As the KGW camera ran, the reporter narrated a scene where two people pedaled bicycles slowly and calmly in the bike lane. As they approach someone on foot, the person crossed in front of the bike riders and easily stepped onto the curb. It was a totally normal and sane interaction that happens hundreds of times in our city every single day. But to the KGW reporter, it was a nefarious act by the menacing cyclists in a dangerous bike lane. PBOT’s goals to encourage more cycling, the reporter said in an ominous tone, “Won’t come without hiccups as we saw while shooting video near the Benson Hotel. Close Calls like this one are what bothered [the hotel manager].”

Thankfully, even though KGW didn’t bother to represent a bicycle rider’s point-of-view, they did give a PBOT spokesperson an opportunity to defend the bike lane. Interim Communications Director Hannah Schafer did an admirable job given the circumstances (I can relate to being involved in stories like this where the framing is stacked against you and story editors won’t let your words change the narrative they desire).

This is just the latest example of a lopsided local news story that centers the experience of business owners and drivers over everyone else. Late last month, a Portland Tribune story focused on changes to the lanes on SW Capitol Highway through Hillsdale with a similar framing. The article presented the new bus priority lanes as a problem that was hurting businesses and limiting access for drivers — but it never mentioned how bus users benefit and included no sources who used the bus.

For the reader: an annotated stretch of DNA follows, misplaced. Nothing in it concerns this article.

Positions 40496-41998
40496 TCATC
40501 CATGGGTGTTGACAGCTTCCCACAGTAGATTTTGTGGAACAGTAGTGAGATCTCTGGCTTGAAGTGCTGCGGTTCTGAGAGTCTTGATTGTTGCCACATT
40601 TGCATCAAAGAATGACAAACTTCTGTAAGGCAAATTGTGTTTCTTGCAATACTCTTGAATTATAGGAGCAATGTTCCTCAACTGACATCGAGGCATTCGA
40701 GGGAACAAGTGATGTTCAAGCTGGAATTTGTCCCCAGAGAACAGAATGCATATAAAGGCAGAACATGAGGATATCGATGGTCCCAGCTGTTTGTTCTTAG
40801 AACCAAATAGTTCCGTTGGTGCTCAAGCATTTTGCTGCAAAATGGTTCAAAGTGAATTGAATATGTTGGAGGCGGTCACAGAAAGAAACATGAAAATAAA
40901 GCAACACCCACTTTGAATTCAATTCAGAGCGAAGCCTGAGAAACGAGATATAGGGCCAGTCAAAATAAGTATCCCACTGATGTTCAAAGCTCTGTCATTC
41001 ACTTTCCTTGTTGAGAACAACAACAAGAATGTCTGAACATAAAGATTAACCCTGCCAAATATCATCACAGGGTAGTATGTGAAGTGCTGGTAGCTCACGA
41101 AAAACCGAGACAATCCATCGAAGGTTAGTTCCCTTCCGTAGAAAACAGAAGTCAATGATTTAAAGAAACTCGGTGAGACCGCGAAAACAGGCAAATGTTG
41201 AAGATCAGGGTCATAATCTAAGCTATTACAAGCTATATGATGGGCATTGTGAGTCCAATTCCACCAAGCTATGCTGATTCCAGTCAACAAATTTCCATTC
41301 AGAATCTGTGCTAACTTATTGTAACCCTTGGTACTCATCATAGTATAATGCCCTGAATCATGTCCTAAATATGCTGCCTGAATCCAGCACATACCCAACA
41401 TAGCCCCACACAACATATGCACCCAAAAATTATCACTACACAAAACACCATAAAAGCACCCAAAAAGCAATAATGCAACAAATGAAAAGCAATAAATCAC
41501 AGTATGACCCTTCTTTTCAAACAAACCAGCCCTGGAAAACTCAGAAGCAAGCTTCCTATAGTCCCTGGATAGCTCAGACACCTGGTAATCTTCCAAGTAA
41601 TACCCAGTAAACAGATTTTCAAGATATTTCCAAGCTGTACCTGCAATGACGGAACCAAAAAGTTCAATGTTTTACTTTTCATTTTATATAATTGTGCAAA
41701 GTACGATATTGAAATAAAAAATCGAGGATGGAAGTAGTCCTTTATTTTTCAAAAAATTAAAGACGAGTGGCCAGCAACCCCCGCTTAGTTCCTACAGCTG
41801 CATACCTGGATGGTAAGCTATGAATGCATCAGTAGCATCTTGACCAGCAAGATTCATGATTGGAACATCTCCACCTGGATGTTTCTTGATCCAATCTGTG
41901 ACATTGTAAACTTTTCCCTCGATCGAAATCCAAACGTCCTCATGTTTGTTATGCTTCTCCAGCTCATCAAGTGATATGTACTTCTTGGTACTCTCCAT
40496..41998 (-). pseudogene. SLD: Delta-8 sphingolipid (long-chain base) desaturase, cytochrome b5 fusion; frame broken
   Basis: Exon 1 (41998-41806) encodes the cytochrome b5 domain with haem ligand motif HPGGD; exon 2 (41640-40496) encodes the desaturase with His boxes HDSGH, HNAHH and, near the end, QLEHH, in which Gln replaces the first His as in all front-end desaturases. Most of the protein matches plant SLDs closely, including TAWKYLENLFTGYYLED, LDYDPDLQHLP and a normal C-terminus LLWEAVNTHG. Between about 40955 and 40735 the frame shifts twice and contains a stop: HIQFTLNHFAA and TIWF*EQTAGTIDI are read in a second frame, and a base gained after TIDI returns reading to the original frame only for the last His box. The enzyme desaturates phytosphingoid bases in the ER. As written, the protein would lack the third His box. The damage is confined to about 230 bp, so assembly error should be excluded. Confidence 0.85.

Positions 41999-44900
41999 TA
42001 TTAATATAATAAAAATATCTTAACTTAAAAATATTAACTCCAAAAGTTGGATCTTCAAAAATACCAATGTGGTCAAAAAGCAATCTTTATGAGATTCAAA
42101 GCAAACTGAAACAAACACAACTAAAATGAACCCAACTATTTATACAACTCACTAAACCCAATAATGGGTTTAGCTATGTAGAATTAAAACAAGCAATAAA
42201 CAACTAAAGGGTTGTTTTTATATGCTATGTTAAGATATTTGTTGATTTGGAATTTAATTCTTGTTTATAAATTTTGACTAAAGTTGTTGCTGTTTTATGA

Heathman Hotel guest parked illegally in the SW Broadway bike lane. (Photo: Jonathan Maus/BikePortland)

The SW Broadway story ends with a warning that the manager at The Heathman plans to install security cameras to “keep an eye on what she says has become a hazard.”

Hopefully she makes good on that threat. Judging from what I’ve seen in front of the hotel (above), PBOT Parking Enforcement officers could use all the help they can get.

And hopefully, our city’s media and business leaders will move past this tired and false narrative that bike lanes and bike riders are the source of their problems and realize these projects are not perfect because managing streets for a variety of uses (instead of just cars and drivers) is an inherently messy task that requires everyone to compromise, mitigate risk, and muddle through — something bicycle riders have been forced to do out of necessity and yet never this this kind of media attention until one of them is killed while doing so.

See the full story and watch the video on KGW’s website.

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maccoinnich
1 month ago

Seems like a good solution would be to install a floating island, similar to the island outside the Courtyard by Marriott in Seattle.